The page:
RC Council Registers Opposition To Court Realignment

(April 3)  The Rancho Cucamonga City Council on April 2 adopted a resolution calling upon the managers of the court system in San Bernardino County to preserve its branch courts unless it can be demonstrated the closures will result in a savings of at least ten percent of the court system’s budget.
That resolution calls into question the wisdom of San Bernardino County Superior Court Presiding Judge Marsha Slough’s proposed court realignment.
The realignment will entail transferring all civil cases countywide to the new San Bernardino Justice Center, an eleven story edifice with 35 courtrooms now in the final stages of completion. In addition, San Bernardino district criminal cases, now being heard in the San Bernardino Central Courthouse built in 1927, will be tried in the new San Bernardino Justice Center.
West Valley Superior Courthouse in Rancho Cucamonga, which currently is the venue for both civil and criminal cases originating on the west end of the county, will be devoted almost entirely  to criminal cases, including those arising on the county’s west end and other felony and misdemeanor cases from the county’s central district which are currently routed to the Fontana Courthouse.  A small portion of the criminal cases now heard in Fontana will be adjudicated in San Bernardino. At least temporarily, hearings on both civil and domestic violence restraining order matters will be heard at the Rancho Cucamonga Courthouse.
The historic San Bernardino Courthouse will remain as the forum for the family law cases it currently hosts and will soon serve as the venue for the family law cases presently heard in Rancho Cucamonga.
The Fontana Courthouse will become the stage for all small claims, landlord tenant disputes and traffic/non-traffic infractions from the San Bernardino, Fontana and Rancho Cucamonga districts. The lion’s share of criminal cases now being heard in Fontana will transfer to Rancho Cucamonga. A lesser number of the Fontana criminal cases will go to San Bernardino.
The Victorville Courthouse will remain a venue for High Desert family law cases.
These changes are due to go into effect next month, when the San Bernardino Justice Center is given its certificate for occupancy.
Far flung San Bernardino County, which spans more than 20,000 square miles, is the largest county in the lower 48 states, with a land mass greater than the states of Delaware, New Jersey, Rhode Island and Connecticut combined. The logistical burden on many of the county’s citizens who need to access the courts will be tremendous. Driving distance from Needles to San Bernardino, which will host the only courtrooms in the county where civil cases will be heard, is 212 miles, with an average one-way traveling time of three hours and nine minutes.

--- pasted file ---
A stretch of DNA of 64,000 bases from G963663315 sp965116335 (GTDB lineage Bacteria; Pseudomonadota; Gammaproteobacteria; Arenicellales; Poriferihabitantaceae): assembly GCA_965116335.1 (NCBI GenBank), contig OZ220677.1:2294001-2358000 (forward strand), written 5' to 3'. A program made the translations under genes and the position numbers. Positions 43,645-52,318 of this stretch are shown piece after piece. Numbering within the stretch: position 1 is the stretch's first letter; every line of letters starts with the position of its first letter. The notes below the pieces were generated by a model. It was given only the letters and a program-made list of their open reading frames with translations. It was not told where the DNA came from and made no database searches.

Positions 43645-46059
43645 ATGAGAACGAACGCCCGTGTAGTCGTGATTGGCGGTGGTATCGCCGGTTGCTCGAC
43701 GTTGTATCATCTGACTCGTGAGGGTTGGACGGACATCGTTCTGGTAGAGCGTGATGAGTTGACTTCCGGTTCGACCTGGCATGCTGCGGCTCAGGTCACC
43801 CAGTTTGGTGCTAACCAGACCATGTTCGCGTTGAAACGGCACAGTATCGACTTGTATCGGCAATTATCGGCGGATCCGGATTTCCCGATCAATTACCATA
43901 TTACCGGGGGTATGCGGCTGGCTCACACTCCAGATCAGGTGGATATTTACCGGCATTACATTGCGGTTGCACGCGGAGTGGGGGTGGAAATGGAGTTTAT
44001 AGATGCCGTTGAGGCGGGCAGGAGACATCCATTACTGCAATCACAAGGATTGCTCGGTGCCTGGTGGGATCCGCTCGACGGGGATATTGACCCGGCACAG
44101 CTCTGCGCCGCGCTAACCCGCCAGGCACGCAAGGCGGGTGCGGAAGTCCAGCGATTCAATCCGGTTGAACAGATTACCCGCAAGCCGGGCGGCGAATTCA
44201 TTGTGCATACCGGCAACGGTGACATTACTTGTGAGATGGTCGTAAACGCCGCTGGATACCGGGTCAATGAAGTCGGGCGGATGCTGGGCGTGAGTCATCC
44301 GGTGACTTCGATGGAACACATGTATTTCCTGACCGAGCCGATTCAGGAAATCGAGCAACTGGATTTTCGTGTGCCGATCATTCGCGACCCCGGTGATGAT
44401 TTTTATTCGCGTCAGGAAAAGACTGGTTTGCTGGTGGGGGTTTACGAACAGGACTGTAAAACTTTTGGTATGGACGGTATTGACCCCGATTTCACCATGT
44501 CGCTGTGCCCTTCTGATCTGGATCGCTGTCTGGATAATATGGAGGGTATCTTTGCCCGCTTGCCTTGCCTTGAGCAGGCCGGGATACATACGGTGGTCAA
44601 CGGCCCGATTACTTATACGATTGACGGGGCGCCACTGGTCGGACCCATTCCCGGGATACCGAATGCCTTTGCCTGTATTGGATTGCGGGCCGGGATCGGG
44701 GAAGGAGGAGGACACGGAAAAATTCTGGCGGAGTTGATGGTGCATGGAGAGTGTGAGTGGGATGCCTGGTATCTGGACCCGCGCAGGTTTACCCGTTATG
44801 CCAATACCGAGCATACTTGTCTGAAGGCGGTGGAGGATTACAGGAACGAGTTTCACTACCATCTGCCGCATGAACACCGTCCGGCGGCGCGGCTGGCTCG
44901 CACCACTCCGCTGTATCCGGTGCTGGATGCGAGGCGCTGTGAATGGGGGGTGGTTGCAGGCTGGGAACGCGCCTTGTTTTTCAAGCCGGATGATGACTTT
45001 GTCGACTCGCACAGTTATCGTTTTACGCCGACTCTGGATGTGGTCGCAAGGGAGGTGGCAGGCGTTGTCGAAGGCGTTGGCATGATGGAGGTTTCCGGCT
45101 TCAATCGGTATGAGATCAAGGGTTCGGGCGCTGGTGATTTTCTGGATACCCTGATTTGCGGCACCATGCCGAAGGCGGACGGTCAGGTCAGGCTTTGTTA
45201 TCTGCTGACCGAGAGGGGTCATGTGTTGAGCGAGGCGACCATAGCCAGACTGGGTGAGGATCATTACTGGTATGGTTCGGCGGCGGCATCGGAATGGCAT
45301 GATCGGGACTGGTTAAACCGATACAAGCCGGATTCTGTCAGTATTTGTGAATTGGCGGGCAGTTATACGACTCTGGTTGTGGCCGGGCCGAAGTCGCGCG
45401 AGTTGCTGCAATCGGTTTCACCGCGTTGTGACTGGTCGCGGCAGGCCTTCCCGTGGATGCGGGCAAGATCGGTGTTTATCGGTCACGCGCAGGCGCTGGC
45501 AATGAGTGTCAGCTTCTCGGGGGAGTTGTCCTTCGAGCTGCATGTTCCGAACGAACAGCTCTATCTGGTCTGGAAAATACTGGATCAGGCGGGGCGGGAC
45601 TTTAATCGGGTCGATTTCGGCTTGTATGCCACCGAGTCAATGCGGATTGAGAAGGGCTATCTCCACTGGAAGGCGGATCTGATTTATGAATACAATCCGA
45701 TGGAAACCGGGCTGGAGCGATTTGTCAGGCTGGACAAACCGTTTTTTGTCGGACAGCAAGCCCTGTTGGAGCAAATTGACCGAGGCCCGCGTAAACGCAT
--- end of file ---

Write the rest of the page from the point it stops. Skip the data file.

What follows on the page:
Rancho Cucamonga was the first city in the county to take an official stand in opposition to the proposed realignment.
The city council unanimously endorsed the resolution and gave direction to city staff to carry the resolution to local members of the state legislature and insist on a response from them.  The council further directed Mayor Dennis Michael to take up the court realignment issue with the San Bernardino Association of Governments, the county’s transportation agency and regional planning board which has as its voting directors mayors or council members from each of the county’s 24 cities as well as all five members of the board of supervisors.
Among those who spoke at the meeting about the importance of access to justice and preserving local courts were several attorneys, including Liz Courtney; Richard Anderson, who was formerly Upland’s mayor; and former president of the Western San Bernardino County Bar Association Jim Banks. Also addressing the council was Marsha Meek Banks, a certified public accountant. Courtney, a family law attorney, said the realignment would place undue hardships upon and potentially legally disenfranchise individuals with family law cases. Anderson decried the change which he said would inhibit court access to residents of the West End communities. Jim Banks asserted that the realignment will produce little in cost savings and achieve only limited administrative and managerial efficiency at much greater expense in terms of logistical challenges and inconvenience to tens of thousands of county residents. Marsha Meek Banks spoke of the dangers lawyers and litigants will experience in San Bernardino, where the lack of parking at or near the newly constructed courthouse will require that those using the courthouse park in and then traverse by foot a crime-infested neighborhood.
The day before the council meeting, Dennis Stout, who was formerly both the mayor of Rancho Cucamonga and the district attorney of San Bernardino County; John Mannerino, another former president of the Western San Bernardino County Bar Association who was on the Rancho Cucamonga  Planning Commission for 5 years.; and Jim Banks met with Mayor Dennis Michael and his council colleague Sam Spagnolo. During that meeting, the Sentinel has learned, Stout and Mannerino spoke forcefully and frankly about the realignment as one that was ill-advised and being unilaterally imposed without adequate input from those it will impact.
That presentation had an apparent deep impact on Michael and Spagnolo. At the following night’s council meeting, council members repeatedly emphasized the need for all of the affected cities in the county to coalesce in opposition to the realignment.
Efforts are now under way, the Sentinel has learned, to encourage other city councils to pass similar resolutions to the one ratified by the Rancho Cucamonga City Council Wednesday evening.

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